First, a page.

On second thought, the idea of a Google laptop isn't so dumb, after all.
In June 2011, I trashed Samsung Corp.'s Chromebook, an early effort to build a machine running Google Inc.'s Chrome operating system. For $429, you got an attractive, well-built machine, but one that could not run programs written for Microsoft Corp.'s Windows software and that only worked when it was connected to the Internet.
The costly gadget was often little more than an illuminated placemat.
But a lot has changed over 18 months. The newest Chromebook is more attractive than its ancestor, but also a lot more useful, with features that keep working even when it is offline. After several days of testing, the latest Chromebook became my go-to device for Internet surfing, e-mailing, and banging out documents on the fly. And while I'm impressed by the performance, I'm awed by its $249 price.
Not long ago, $249 would have gotten you a "netbook" computer with a 10-inch screen, a barely usable keyboard, and just enough computing power to run a stripped-down version of Microsoft's Windows 7.
Instead, the Chromebook delivers 11.6 inches of video real estate and a big, comfy keyboard. It comes with 16 gigabytes of flash memory for data storage, eliminating the need for a noisy, bulky hard drive.
It's also got a low-end but serviceable webcam for videoconferencing, surprisingly decent stereo speakers, a flash memory card slot, a couple of USB ports, and an HDMI connection that will pump videos to a big-screen TV.
It's all packaged in a sleek plastic case that's roughly as thin as Apple Inc.'s $999 MacBook Air, and only a few grams heavier.
The MacBook is a full-fledged laptop powered by a high-end Intel processor; the Chromebook uses a chip originally designed to run smartphones. It's such a low-powered chip that the Chromebook doesn't need a cooling fan, so it's dead silent. But even with heavy use, the base of the laptop barely gets warm.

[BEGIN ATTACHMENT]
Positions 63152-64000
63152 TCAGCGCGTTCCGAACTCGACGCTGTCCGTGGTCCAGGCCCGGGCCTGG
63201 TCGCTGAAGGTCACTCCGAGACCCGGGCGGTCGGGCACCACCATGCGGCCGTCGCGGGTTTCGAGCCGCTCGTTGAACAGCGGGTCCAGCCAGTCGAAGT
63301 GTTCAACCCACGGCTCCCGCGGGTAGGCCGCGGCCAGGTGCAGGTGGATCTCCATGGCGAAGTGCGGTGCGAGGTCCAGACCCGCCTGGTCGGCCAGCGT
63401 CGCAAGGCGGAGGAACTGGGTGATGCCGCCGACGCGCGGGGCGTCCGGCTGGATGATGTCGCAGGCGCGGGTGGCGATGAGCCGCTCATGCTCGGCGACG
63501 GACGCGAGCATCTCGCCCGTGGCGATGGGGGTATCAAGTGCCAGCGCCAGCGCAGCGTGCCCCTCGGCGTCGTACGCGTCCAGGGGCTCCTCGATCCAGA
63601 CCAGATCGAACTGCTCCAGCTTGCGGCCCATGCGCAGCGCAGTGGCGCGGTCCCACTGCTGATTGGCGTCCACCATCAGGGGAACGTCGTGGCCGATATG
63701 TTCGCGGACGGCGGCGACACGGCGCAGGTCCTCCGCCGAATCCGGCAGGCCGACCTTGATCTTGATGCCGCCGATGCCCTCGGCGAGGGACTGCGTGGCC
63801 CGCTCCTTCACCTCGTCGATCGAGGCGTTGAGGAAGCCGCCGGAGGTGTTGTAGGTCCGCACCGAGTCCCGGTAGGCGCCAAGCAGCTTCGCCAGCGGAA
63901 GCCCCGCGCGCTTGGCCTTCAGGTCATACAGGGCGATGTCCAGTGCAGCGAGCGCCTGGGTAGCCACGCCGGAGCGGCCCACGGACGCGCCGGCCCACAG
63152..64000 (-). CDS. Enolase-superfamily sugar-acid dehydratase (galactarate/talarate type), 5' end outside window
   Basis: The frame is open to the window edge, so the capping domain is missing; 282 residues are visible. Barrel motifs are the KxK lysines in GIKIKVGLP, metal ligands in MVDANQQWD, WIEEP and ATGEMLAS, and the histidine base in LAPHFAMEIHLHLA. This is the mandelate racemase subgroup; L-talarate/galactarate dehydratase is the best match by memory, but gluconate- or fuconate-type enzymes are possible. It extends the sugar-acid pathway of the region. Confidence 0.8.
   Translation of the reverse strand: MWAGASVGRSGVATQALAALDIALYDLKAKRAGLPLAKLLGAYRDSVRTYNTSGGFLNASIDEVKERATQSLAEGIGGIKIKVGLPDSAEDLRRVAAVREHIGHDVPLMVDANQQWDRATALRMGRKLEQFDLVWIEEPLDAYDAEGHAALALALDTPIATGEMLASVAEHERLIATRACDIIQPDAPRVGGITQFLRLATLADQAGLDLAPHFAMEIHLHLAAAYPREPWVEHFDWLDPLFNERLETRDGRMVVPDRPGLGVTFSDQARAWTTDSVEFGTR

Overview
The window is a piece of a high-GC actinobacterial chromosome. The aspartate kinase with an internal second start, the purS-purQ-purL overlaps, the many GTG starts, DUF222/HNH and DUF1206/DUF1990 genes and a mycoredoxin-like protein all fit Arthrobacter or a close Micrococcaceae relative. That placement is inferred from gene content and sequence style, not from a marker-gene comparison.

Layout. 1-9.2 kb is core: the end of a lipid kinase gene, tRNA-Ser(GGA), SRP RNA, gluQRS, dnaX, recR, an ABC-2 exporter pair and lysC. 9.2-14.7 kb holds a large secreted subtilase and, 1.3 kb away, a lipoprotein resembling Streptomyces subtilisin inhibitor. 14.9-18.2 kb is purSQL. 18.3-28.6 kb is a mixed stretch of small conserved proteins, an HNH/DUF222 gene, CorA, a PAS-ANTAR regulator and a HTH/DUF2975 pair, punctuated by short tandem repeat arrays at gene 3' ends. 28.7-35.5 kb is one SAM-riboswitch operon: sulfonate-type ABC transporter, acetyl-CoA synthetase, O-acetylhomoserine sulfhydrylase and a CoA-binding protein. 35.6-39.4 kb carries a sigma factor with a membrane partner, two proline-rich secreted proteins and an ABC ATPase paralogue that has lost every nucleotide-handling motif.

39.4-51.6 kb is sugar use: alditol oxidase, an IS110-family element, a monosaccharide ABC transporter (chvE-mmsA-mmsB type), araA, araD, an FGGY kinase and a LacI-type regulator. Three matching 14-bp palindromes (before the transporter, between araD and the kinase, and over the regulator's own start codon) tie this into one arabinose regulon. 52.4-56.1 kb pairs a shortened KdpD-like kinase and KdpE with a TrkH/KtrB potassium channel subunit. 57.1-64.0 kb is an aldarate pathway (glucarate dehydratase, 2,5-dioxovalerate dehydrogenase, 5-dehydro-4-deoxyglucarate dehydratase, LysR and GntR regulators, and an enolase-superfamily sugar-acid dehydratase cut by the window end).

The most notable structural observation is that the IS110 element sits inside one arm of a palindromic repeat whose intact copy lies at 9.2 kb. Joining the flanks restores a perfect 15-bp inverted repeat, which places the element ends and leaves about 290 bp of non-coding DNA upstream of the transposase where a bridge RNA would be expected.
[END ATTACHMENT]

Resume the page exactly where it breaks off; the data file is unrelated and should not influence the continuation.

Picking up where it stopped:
Of course, the Samsung machine doesn't need as much horsepower as other laptops, because it doesn't run a big beefy operating system like Windows or Mac OS X. The Chromebook is designed for the simple tasks that take up 90 percent of our computing time: surfing the Internet, checking e-mail, generating documents, watching videos.
Google's Chrome operating system manages all of this through a Web browser interface that connects to Internet-based services. This idea appeals to me far more than it did when I last tested a Chromebook. Since then, I've begun writing a book in my spare time and doing virtually all of it on Google. I store notes and files on the Google Drive cloud storage service and compose chapters using the Google Docs online word processor. This lets me write, edit, and do research on any Internet-connected device, even my iPhone. Suddenly an Internet-centric Chromebook seems pretty appealing.
But one day you climb onto an airplane without Wi-Fi and the Internet is lost. What then?
With the newest upgrades to Chrome, you just keep on working. Google has developed offline options for its key services, so they can run from the Chromebook even when there's no Internet connection.
You can back up copies of Google Drive files onto the Chromebook and keep on writing by launching Google Docs as a local app, similar to the kind on an iPad. Work is saved in the Chromebook's flash memory. When the computer is in Wi-Fi range of the Internet, just log on and your most recent jottings are pumped into the Google cloud.
Between home, the office, and Starbucks, few people are out of Wi-Fi range for long these days. And during those brief periods, they can still get a lot done with a Chromebook.
No, it's not a perfect machine. It runs a bit slowly at times. And as big as it is, the keyboard lacks three of my favorite keys: Delete, Page Up, and Page Down. I can live without them, but I'd rather not.
Others will resist the idea of a laptop that can't run Windows software. But thanks to smartphones and tablets, millions of people have learned to shrug off this trivial concern. Google's software tools are more than adequate for basic productivity tasks. These tools work even when you're not connected to the cloud. And you can access them through a stylish, well-built device that sells for half the price of a basic Windows laptop.
The Chromebook isn't for everybody.
But for those who've learned to love cloud computing, it's one of the best bargains in the digital world.
Hiawatha Bray can be reached at firstname.lastname@example.org.